Wildlife law in Scotland is probably the best in Europe and has been subject to many updates and improvements, especially since 2002. I was reflecting on this today and a case came to mind where the law fell short. The case related to an investigation into fox snares set in a wood near Coupar Angus in Perthshire. Some were set at a height clearly aimed at catching roe deer, while others were at a height for foxes or possibly even badgers. With the use of a paste that shows up under ultra-violet light we caught the three men involved, who pled not guilty and went to trial at Perth Sheriff Court. The whole investigation, which took place around 2003, is told in my first book, Wildlife Detective. The part relative to the failure of the law is as follows:
‘There are many stories about the good news and the bad news. The good news is always delivered first.
I had a telephone call from the procurator fiscal after the trial. The good news was that the men had been found guilty. Having heard that, I wondered how this could get worse rather than better. The charge was, ‘being two or more persons acting together, did without legal right or written permission from a person having such right, attempt to take deer by means of a snare, being a means otherwise than by shooting with the proper calibre of rifle and ammunition, Contrary to the Deer (Scotland) Act 1959, Section 24(a).’ The bad news? The sheriff clerk could find no penalty to pass to the sheriff in order that he could sentence the accused appropriately and legally. Did I know what the penalty was or where it could be found? The sheriff had deferred sentence for three days to enable the sheriff clerk to establish what the penalty was and where it could be found.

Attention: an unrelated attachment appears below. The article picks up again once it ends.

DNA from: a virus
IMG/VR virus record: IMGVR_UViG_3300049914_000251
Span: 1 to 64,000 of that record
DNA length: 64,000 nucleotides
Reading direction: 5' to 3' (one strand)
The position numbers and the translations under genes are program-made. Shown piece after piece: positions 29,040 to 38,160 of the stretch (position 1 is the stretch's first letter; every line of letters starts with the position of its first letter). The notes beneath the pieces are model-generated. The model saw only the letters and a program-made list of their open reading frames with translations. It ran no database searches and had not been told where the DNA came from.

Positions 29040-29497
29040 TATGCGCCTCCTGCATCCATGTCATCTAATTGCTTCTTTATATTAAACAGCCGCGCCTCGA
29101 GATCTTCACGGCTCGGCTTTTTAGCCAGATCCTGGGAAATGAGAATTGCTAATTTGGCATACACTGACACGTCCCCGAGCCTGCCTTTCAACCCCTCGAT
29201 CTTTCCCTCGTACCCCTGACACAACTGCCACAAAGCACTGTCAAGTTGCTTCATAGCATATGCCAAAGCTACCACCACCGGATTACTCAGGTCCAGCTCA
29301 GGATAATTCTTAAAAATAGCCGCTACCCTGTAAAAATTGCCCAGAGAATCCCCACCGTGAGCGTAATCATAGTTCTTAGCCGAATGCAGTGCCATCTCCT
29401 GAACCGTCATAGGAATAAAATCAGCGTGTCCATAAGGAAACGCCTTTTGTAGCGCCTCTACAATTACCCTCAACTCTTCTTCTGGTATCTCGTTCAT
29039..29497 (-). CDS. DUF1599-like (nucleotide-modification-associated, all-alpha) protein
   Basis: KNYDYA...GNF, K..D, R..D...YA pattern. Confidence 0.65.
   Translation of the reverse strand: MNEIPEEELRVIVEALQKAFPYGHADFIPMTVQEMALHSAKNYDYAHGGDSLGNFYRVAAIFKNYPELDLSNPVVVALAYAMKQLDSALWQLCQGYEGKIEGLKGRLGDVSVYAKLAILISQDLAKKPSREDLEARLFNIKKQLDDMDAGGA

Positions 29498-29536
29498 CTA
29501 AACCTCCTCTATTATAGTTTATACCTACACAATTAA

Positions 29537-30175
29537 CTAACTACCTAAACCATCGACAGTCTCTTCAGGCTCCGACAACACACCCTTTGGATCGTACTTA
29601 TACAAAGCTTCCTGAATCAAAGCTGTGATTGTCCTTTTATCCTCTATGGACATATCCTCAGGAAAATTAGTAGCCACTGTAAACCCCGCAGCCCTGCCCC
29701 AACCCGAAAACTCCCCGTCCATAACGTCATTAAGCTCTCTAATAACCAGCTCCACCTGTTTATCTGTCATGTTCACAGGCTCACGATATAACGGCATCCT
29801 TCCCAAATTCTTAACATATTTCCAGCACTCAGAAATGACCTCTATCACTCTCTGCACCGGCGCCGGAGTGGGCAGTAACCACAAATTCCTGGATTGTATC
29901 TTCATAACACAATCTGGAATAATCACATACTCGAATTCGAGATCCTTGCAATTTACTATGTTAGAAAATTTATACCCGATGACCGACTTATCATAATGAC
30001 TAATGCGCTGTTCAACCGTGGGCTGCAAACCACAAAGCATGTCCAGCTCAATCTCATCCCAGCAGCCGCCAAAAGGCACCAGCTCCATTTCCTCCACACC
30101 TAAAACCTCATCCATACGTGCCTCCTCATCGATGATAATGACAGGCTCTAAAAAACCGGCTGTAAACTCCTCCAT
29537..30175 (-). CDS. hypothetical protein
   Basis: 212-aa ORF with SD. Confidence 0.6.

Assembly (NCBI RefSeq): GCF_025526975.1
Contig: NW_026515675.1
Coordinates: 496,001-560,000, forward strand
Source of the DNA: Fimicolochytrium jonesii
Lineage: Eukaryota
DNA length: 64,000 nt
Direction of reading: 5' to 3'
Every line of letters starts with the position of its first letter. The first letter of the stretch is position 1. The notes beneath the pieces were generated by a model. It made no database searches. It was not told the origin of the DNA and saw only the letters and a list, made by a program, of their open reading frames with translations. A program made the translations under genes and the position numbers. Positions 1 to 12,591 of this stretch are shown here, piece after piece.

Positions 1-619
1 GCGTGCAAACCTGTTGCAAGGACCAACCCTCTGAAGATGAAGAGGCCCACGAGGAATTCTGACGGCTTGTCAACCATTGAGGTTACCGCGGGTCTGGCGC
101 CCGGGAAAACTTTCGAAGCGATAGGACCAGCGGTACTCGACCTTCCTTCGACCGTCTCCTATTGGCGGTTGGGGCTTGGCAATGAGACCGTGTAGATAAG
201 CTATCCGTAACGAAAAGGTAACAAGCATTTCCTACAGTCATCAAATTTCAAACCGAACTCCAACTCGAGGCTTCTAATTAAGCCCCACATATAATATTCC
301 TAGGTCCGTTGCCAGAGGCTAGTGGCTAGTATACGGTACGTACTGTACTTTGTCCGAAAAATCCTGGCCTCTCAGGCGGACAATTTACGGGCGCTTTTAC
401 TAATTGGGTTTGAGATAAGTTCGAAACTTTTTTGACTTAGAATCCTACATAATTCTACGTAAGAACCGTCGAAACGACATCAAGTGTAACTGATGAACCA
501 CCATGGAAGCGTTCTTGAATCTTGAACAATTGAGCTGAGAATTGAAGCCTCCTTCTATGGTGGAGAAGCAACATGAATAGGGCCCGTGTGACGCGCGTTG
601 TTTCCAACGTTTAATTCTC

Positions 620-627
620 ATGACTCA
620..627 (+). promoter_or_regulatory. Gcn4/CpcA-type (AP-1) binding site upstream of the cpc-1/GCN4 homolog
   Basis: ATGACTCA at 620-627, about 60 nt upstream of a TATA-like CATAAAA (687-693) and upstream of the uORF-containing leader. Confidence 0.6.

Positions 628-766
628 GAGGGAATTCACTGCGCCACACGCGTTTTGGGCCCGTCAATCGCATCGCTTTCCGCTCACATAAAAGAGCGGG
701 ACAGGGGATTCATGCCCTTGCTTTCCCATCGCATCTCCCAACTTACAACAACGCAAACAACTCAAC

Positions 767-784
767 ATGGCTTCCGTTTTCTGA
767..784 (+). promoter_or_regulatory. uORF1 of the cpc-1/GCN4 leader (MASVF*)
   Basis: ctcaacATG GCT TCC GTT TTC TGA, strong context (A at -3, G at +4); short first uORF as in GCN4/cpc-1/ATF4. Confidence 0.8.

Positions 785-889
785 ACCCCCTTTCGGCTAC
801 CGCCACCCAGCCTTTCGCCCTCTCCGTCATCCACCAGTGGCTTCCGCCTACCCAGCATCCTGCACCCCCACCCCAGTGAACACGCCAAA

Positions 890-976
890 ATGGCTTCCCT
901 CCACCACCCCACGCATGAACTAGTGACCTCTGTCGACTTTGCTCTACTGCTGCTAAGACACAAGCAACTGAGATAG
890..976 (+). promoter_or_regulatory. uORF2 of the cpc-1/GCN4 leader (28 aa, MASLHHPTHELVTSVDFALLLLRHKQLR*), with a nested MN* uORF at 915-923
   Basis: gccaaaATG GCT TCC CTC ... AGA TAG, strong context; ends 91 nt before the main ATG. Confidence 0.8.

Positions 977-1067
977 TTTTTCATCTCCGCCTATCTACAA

I hurriedly opened the Deer (Scotland) Act 1996. The Act had fairly recently been updated from the Deer (Scotland) Act 1959, which I knew well and from which I could quote sections. The new Act was less well known to me but shouldn’t be difficult to follow. I searched virtually line by line but no penalty was to be found in the new Act for a contravention of Section 24(a). The legislators had forgotten to include it. What an absolute disaster. It was difficult enough to get a conviction for any form of wildlife crime. Enforcing this type of crime was the biggest challenge of my career and the legal boffins had buggered it up. At least one of those involved deserved to go to jail and they were about to get off scot-free. At that point I thought that being a wildlife crime officer was the most frustrating job in policing, if not on planet Earth.
The three appeared for sentence after the three-day deferral. They didn’t get off scot-free after all – they had their snares forfeited!
Two improvements in law came from that case. I wrote to the (then) Scottish Executive and advised them of the faux-pas in relation to Section 24(a) of the Deer (Scotland) Act. They were sympathetic but told me that though on the face of it the remedy seemed simple, the amendment to correct the Act would need to be introduced via other legislation and this could take some time. The other aspect of the case that annoyed and frustrated me was the fact that circumstances existed in which someone could go on to land and set fox snares without authority and yet still with impunity from the legal process unless it could be shown that the snares were set for badgers.
I was at that time in a position to do something about this myself as I was on a working group of the Partnership for Action against Wildlife Crime (PAW) looking at improvements to wildlife law. The recommendation I put forward was that it should be an offence under the Wildlife and Countryside Act 1981 for an unauthorised person to set snares on any land.
In 2004, under the provisions of the Nature Conservation (Scotland) Act, both loopholes were closed. I was pleased that I played at least a small part in the forming of more effective legislation in Scotland’.
See Wildlife Detective and other books on this blog. If you would like a signed copy contact me on email@example.com